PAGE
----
Paul MacDonald, Chief Investment Officer, Portfolio Manager, Harvest Portfolios Group Inc.
GLOBAL POPULATIONS ARE AGING
The world’s older population continues to grow at an unprecedented rate. According to a report by the National Institute of Aging1, about 8.5 percent of people worldwide (617 million) are aged 65 and over and this percentage is projected to jump to nearly 17 percent of the world’s population by 2050 (1.6 billion). The aging population is particularly apparent in developed economies where a large cohort is not only aging, but also living longer. The non-cyclical driver of global aging demographics is resulting in increasing demand for healthcare and has multiple positive implications for the Healthcare sector.
Population Over Age 60 by Select Jurisdictions
Source: UN, Department of Economic and Social Affairs, Population Division. World Population Prospects: The 2017 Revision, custom data acquired via website.
These positive implications are compounded by the fact that spending on healthcare and related services tends to increase exponentially as people age.
US Per Capita Total Personal Healthcare Expenditures
Source: Centers for Medicare & Medicaid Services, 2012
DEVELOPING MARKETS : SPENDING SET TO RISE AS WEALTH INCREASES
While the aging population is a global phenomenon, it is more pronounced in developed markets. Developing markets however – some with large populations whose economies are getting wealthier – are also showing signs of escalating healthcare consumption and spending. This represents a key long-term positive driver for the Healthcare sector. Spending has grown substantially and there is a significant difference in spending in developed markets compared to developing markets.
2014 Health Expenditure per capita (US$)
Source: The World Bank, 2016
While it may be some time before economies like China or India inch closer to the global average, there is a clear link between a country’s wealth and its spending on healthcare. The relationship is also non-linear – meaning that as wealth increases in developing markets – there is a disproportionate increase in spending on one’s healthcare needs.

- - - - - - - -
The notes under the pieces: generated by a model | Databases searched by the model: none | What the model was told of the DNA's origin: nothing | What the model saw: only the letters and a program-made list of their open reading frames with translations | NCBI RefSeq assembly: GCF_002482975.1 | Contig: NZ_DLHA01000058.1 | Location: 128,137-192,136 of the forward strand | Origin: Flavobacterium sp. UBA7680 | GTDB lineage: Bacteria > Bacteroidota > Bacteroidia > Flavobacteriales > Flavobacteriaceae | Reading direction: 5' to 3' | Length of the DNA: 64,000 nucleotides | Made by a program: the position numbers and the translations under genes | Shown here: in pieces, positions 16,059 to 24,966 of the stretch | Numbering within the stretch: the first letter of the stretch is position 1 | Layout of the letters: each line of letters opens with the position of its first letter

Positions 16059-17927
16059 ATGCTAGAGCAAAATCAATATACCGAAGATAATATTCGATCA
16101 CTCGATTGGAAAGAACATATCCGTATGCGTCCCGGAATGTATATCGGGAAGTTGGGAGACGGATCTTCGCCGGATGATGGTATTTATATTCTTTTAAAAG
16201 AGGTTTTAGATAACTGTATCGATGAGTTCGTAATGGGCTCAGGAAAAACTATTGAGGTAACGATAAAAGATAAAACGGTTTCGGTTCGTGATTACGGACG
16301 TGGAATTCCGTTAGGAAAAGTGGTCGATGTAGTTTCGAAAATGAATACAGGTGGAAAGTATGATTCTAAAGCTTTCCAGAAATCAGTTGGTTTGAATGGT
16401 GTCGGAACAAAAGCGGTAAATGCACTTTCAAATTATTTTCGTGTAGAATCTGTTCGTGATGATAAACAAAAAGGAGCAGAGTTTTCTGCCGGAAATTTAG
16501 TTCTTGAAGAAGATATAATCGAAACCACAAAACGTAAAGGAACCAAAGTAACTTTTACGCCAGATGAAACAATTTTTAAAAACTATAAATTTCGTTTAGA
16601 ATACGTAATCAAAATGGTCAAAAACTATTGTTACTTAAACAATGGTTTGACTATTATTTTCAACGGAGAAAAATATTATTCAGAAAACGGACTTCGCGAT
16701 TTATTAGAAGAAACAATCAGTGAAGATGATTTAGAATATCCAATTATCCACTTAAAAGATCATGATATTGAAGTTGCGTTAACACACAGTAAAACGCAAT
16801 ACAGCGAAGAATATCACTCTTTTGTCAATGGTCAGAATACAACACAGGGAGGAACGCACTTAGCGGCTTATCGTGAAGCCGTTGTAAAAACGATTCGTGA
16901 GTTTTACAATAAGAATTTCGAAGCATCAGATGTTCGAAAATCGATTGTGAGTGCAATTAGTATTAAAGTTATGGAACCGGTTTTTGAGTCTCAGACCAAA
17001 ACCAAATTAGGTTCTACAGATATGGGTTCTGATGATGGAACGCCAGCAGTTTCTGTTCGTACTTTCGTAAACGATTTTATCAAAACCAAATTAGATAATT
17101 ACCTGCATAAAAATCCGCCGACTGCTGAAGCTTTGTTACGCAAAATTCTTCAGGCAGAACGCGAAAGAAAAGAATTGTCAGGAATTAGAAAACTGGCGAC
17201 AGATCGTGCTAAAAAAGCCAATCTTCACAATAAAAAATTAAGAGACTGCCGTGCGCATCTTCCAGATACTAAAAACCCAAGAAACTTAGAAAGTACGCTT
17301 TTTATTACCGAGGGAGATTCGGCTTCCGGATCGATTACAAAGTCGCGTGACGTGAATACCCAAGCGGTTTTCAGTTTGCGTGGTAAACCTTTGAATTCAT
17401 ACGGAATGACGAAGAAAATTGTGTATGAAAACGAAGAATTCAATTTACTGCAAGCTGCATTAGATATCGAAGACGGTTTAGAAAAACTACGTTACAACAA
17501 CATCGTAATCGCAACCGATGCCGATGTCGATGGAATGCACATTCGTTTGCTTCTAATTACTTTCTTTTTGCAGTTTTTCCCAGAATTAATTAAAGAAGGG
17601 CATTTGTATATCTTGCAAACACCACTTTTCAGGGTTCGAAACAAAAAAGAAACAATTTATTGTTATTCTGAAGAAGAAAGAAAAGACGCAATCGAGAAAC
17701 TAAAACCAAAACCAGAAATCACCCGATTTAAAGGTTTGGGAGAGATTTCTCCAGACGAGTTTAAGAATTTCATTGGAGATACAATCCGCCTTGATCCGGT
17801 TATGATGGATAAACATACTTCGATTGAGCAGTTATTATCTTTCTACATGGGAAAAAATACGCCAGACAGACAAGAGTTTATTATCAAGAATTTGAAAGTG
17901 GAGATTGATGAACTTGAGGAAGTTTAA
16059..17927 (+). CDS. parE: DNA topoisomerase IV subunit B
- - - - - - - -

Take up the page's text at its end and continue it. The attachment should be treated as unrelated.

Total Health Expenditure per capita and GDP per capita
Source: OECD Health at a Glance 2011.
HEALTHCARE – A DEFENSIVE SECTOR
The healthcare sector is considered a defensive sector as many of the products and services are considered essential. The sector has had negative annual returns only twice since 2002. Despite having a negative return during the 2008 financial crises, it was the top performing sub-sector in the MSCI World Index. The sector has historically generated attractive risk adjusted returns compared to Canadian Equities, U.S. Equities, Global Equities and Global Bonds. The Healthcare sector in many cases has generated superior returns with lower volatility as highlighted in the chart below.
Healthcare Attractive Historical Risk / Return Profile
Source: Bloomberg, Based on 10 year period ended August 31, 2018.2
DRUG PRICING: POLITICAL LIGHTNING ROD PRESENTS VALUATION OPPORTUNITY
One of the more prominent themes during the US Presidential Election in 2016 was the burgeoning costs of healthcare. For politicians, the topic of drug pricing has become a lightning rod that immediately resonates with the voting base. Shares of pharmaceutical and biotechnology companies during this time quickly became the target and were amongst the most impacted by the political rhetoric, despite being only 10% of overall healthcare expenditures.
Prescriptions Drug Prices – Represent 10 % of Healthcare Expenditures
Source: Centers for Medicare & Medicaid Services, Office of the Acuary, National Health Statistics Group, based on Calendare year 2016.
The political rhetoric drove valuations down to a discount to the market, a rare occurrence historically. Over the course of 2018 the discussion has started to transition from prescription drug pricing to broader inefficiencies in the sector – this has caused some narrowing of the valuation discount, however the sector remains attractively valued compared to the broader market.